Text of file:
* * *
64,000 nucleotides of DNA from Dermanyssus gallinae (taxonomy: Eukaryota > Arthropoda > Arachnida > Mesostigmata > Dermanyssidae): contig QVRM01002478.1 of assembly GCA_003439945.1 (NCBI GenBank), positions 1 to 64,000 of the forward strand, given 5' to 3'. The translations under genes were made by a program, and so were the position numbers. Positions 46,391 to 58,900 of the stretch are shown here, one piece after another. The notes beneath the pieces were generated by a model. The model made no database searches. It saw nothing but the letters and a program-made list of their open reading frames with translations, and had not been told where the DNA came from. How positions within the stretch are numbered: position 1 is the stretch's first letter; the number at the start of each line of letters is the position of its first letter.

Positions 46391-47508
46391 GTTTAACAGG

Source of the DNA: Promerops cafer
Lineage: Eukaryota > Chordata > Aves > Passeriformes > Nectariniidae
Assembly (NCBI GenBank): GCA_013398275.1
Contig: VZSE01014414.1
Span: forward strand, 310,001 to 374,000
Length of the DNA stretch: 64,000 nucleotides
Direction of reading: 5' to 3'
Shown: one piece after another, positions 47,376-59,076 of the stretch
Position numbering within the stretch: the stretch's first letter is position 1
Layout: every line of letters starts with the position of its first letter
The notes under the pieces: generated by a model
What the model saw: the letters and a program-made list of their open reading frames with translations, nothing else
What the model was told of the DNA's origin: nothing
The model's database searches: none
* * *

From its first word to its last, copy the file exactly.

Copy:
64,000 nucleotides of DNA from Dermanyssus gallinae (taxonomy: Eukaryota > Arthropoda > Arachnida > Mesostigmata > Dermanyssidae): contig QVRM01002478.1 of assembly GCA_003439945.1 (NCBI GenBank), positions 1 to 64,000 of the forward strand, given 5' to 3'. The translations under genes were made by a program, and so were the position numbers. Positions 46,391 to 58,900 of the stretch are shown here, one piece after another. The notes beneath the pieces were generated by a model. The model made no database searches. It saw nothing but the letters and a program-made list of their open reading frames with translations, and had not been told where the DNA came from. How positions within the stretch are numbered: position 1 is the stretch's first letter; the number at the start of each line of letters is the position of its first letter.

Positions 46391-47508
46391 GTTTAACAGG

Source of the DNA: Promerops cafer
Lineage: Eukaryota > Chordata > Aves > Passeriformes > Nectariniidae
Assembly (NCBI GenBank): GCA_013398275.1
Contig: VZSE01014414.1
Span: forward strand, 310,001 to 374,000
Length of the DNA stretch: 64,000 nucleotides
Direction of reading: 5' to 3'
Shown: one piece after another, positions 47,376-59,076 of the stretch
Position numbering within the stretch: the stretch's first letter is position 1
Layout: every line of letters starts with the position of its first letter
The notes under the pieces: generated by a model
What the model saw: the letters and a program-made list of their open reading frames with translations, nothing else
What the model was told of the DNA's origin: nothing
The model's database searches: none